In grappling, an Armlock is a single or double Joint lock that hyperextends, hyperflexes or hyperrotates the Elbow Joint And/Or Shoulder Joint. An Armlock That Hyperflexes Or Hyperrotates The Shoulder joint is referred to as a shoulder lock, and an armlock that hyperextends the elbow joint is called an armbar. Depending on the joint flexibility and integrity of a person, armlocks that hyperrotate the shoulder joint can also hyperrotate the elbow joint, and vice versa.

Obtaining an armlock requires effective use of full-body leverage in order to initiate and secure a lock on the targeted arm, while preventing the opponent from escaping the lock. Therefore, armlocks are usually more easily performed on the ground, from positions such as the mount, side mount, or guard. Armlocks are more difficult to perform when both combatants are standing up, though the stand-up variants are a focus in certain systems such as Chin Na. A failed armlock can sometimes result in the opponent escaping and obtaining a dominant position.

Armlocks are considered less dangerous techniques in combat sports allowing joint locks, and are the most common joint locks used as submission holds. In sparring or training, armlocks are generally done in a slow and controlled manner, so that the opponent can submit before any damage is inflicted. In self-defense application, or when applied improperly or with excessive force, armlocks can cause muscle, tendon and ligament damage, even dislocation, or bone fractures.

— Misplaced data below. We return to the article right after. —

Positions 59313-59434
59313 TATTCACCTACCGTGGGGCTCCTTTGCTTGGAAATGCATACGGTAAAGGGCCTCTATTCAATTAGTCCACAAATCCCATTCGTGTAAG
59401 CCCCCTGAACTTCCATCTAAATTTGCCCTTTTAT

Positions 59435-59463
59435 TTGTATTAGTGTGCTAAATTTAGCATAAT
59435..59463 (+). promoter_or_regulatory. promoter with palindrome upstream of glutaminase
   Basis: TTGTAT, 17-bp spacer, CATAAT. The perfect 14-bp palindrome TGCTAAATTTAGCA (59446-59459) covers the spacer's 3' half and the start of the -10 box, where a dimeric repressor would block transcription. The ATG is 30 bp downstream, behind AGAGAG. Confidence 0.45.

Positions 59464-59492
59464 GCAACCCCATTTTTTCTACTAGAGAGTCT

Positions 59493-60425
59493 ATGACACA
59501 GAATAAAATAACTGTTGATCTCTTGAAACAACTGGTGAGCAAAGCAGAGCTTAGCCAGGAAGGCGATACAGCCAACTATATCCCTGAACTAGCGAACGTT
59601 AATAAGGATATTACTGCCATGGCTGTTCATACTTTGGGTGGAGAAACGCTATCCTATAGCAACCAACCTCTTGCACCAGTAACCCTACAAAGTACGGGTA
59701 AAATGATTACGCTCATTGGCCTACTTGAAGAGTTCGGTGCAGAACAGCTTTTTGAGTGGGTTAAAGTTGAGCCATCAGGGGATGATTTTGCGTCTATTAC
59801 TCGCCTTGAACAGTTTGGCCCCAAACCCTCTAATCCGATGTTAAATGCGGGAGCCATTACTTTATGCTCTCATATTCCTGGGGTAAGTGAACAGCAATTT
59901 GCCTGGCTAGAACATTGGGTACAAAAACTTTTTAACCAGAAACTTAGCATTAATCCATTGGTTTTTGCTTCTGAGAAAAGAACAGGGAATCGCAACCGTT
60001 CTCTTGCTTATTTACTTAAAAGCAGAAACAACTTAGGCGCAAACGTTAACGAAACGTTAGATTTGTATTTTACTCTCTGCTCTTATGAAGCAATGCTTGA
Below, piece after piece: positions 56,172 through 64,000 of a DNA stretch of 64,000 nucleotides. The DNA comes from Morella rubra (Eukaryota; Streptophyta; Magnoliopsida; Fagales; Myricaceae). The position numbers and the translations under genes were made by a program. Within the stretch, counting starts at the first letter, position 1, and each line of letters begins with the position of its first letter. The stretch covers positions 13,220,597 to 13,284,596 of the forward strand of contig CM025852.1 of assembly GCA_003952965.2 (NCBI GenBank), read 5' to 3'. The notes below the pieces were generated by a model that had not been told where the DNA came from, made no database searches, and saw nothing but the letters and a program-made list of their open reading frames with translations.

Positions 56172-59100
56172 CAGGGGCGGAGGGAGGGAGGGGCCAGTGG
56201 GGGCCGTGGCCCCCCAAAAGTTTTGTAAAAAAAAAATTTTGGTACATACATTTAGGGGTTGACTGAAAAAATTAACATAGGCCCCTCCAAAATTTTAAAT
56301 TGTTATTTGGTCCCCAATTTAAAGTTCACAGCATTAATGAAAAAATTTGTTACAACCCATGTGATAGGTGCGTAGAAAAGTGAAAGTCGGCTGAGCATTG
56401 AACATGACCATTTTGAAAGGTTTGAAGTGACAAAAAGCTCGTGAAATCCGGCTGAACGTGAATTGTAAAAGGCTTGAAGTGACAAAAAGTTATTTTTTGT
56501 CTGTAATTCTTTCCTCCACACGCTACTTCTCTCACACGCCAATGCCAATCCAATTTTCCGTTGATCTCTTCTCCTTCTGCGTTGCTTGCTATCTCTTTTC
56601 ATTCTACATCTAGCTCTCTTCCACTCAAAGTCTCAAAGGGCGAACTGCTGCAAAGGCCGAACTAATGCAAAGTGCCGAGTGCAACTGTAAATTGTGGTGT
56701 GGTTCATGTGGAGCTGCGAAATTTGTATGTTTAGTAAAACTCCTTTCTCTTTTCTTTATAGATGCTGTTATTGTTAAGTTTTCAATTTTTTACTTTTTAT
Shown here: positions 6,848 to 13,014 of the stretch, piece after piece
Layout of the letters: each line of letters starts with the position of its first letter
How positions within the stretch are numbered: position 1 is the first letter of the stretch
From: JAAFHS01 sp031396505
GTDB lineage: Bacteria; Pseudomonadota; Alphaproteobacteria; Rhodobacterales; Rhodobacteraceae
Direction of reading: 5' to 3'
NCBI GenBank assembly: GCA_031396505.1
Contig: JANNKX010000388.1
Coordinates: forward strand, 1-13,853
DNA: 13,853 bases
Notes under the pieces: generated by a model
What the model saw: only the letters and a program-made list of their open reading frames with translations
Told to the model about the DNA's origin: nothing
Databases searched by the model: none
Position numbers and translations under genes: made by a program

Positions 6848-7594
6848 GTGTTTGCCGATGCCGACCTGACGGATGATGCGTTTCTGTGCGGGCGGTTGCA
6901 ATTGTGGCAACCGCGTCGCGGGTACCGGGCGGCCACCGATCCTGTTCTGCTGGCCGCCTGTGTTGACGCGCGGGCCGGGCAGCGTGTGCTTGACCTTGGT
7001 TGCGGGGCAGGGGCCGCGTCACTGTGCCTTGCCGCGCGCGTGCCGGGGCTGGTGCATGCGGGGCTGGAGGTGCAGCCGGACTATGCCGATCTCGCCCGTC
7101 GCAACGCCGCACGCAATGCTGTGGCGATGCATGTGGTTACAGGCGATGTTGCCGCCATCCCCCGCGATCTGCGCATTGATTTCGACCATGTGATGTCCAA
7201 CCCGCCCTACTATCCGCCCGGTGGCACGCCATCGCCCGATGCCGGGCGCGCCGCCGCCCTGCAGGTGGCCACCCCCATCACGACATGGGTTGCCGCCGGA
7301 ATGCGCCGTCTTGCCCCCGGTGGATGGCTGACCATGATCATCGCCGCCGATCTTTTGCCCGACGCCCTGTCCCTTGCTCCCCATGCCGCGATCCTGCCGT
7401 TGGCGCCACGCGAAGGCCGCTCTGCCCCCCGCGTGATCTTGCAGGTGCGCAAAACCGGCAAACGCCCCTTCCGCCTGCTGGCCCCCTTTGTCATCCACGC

An armbar (sometimes called a straight armbar) is a joint lock that hyperextends the elbow joint. It is typically applied by placing the opponent's extended arm at the elbow over a fulcrum such as an arm, leg or hip, and controlling the opponent's body while leveraging the arm over the fulcrum. It is used in various grappling martial arts, including Brazilian jiu-jitsu, Catch wrestling, Judo, Jiu-Jitsu and is one of the most common ways to win a match in mixed martial arts competition. The technique has several variations, with the best known and most effective in competition being the juji-gatame. The juji-gatame is so common, that "armbar" is often used synonymously with juji-gatame.